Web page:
# Difference between revisions of "Past Probability Seminars Spring 2020"

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== Thursday, September 22, Philip Matchett Wood, University of Wisconsin - Madison == | == Thursday, September 22, Philip Matchett Wood, University of Wisconsin - Madison == | ||

− | Survey of the Circular Law | + | '''Survey of the Circular Law''' |

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What do the eigenvalues of a random matrix look like? This talk will focus on large square matrices where the entries are independent, identically distributed random variables. In the most basic case, the distribution of the eigenvalues in the complex plane (suitably scaled) approaches the uniform distribution on the unit disk, which is called the circular law. We will discuss some of the methods that have been used to prove the circular law, including recent work that has extended the circular law to the most general situation, and we will also discuss generalizations to situations where the eigenvalue distributions are stable, but non-circular. | What do the eigenvalues of a random matrix look like? This talk will focus on large square matrices where the entries are independent, identically distributed random variables. In the most basic case, the distribution of the eigenvalues in the complex plane (suitably scaled) approaches the uniform distribution on the unit disk, which is called the circular law. We will discuss some of the methods that have been used to prove the circular law, including recent work that has extended the circular law to the most general situation, and we will also discuss generalizations to situations where the eigenvalue distributions are stable, but non-circular. |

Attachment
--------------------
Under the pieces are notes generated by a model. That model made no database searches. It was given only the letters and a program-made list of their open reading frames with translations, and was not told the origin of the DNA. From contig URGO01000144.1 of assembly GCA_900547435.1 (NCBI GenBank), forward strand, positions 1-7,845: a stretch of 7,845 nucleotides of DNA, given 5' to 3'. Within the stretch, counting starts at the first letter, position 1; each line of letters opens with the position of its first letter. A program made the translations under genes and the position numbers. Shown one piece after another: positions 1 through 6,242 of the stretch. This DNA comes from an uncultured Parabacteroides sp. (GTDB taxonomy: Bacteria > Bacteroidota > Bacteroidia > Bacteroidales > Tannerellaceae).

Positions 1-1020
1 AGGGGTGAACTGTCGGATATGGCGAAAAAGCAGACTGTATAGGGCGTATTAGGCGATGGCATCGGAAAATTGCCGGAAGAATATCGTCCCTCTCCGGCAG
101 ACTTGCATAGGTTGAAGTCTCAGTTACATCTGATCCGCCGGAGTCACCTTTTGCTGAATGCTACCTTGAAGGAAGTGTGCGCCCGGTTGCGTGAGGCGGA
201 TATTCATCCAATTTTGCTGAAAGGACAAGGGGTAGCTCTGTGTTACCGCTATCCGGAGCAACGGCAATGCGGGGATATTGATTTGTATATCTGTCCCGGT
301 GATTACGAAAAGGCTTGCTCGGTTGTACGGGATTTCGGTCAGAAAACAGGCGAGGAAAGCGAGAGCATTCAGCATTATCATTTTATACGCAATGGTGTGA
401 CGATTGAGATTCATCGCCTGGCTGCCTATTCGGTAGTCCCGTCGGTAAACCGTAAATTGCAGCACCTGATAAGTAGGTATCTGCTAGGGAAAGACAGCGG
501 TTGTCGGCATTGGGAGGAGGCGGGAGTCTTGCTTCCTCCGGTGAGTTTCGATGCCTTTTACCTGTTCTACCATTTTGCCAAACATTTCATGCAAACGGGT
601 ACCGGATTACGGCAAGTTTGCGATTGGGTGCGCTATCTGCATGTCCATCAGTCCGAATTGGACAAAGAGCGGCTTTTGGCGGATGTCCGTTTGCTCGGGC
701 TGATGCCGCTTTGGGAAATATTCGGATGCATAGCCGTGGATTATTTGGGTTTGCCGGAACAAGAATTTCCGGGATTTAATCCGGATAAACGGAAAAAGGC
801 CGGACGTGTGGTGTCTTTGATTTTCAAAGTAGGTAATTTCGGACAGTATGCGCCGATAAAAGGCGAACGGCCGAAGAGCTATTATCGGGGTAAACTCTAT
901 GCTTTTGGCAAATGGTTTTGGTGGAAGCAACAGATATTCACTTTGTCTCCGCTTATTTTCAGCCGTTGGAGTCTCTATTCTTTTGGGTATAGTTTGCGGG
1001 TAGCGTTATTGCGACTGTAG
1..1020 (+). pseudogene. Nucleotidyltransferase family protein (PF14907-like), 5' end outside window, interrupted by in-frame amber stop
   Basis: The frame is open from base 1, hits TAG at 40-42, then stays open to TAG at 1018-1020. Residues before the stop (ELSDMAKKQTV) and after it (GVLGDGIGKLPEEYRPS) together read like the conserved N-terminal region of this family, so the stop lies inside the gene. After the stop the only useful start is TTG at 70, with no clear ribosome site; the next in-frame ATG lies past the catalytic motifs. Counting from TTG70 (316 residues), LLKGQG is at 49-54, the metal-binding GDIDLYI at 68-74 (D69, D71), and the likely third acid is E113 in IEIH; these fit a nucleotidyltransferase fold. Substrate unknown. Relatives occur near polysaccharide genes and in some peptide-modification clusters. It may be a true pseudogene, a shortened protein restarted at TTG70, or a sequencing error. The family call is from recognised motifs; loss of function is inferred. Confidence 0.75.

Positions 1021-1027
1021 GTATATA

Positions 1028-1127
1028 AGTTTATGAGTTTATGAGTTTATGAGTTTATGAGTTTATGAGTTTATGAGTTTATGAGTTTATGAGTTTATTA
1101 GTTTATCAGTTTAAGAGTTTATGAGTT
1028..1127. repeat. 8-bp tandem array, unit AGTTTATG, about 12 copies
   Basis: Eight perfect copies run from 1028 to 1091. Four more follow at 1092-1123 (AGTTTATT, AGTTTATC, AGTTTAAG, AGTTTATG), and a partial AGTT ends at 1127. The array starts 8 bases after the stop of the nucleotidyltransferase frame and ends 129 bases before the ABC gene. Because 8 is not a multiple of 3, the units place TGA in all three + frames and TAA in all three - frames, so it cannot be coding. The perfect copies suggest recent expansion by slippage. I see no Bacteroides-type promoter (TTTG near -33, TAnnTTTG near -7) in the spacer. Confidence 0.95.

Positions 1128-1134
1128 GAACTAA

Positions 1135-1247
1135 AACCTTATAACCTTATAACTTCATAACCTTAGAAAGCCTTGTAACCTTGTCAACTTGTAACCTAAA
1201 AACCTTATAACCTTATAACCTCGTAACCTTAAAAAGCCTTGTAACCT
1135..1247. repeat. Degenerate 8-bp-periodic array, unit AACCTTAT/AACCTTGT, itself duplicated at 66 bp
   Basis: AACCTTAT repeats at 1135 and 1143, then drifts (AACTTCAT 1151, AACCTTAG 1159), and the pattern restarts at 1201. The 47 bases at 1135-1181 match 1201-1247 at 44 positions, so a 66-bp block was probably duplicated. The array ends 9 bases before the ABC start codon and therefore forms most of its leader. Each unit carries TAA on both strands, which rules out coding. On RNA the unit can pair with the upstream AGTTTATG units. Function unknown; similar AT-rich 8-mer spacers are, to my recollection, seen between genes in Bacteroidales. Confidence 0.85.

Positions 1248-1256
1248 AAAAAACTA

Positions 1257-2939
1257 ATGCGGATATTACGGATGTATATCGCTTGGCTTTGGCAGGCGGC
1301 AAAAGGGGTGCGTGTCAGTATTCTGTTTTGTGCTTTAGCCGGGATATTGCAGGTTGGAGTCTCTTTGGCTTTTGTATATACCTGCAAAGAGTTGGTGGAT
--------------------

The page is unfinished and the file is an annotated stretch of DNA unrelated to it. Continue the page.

## Revision as of 13:18, 15 September 2011

## Fall 2011

Thursdays in 901 Van Vleck Hall at 2:25 PM, unless otherwise noted. If you would like to receive announcements about upcoming seminars, please visit this page to sign up for the email list.

## Thursday, September 15, Jun Yin, University of Wisconsin - Madison

**Some recent results on random matrices with almost independent entries.**

In this talk, we are going to introduce some recent work on a large class of random matrices, whose entries are (almost) independent. For example, the Wigner matrix, generalized Wigner matrix, Band random matrix, Covariance matrix and Sparse random matrix. We mainly focus on the local statistics of the eigenvalues and eigenvectors of these random matrix ensembles. We will also introduce some applications of these results and some long-standing open questions.

## Thursday, September 22, Philip Matchett Wood, University of Wisconsin - Madison

**Survey of the Circular Law**

What do the eigenvalues of a random matrix look like? This talk will focus on large square matrices where the entries are independent, identically distributed random variables. In the most basic case, the distribution of the eigenvalues in the complex plane (suitably scaled) approaches the uniform distribution on the unit disk, which is called the circular law. We will discuss some of the methods that have been used to prove the circular law, including recent work that has extended the circular law to the most general situation, and we will also discuss generalizations to situations where the eigenvalue distributions are stable, but non-circular.

## Thursday, September 29, Antonio Auffinger, University of Chicago

TBA

TBA

## Tuesday, October 4, 2:30 PM, Gregorio Moreno Flores, University of Wisconsin - Madison

**UNUSUAL TIME**

TBA

TBA

## Thursday, October 13, No seminar because of the MIDWEST PROBABILITY COLLOQUIUM

## Thursday, October 20, Kay Kirkpatrick, University of Illinois at Urbana-Champaign

TBA

TBA

## Thursday, October 27, No seminar this week

## Monday, October 31, 2:30pm, Ankit Gupta, Ecole Polytechnique, Centre de Mathematiques Appliqees

**UNUSUAL TIME**

TBA

TBA

## Friday, November 4, 2:30pm, Michael Cranston, University of California, Irvine

**UNUSUAL TIME**

TBA

TBA

== Thursday, November 24, No seminar because of THANKSGIVING ==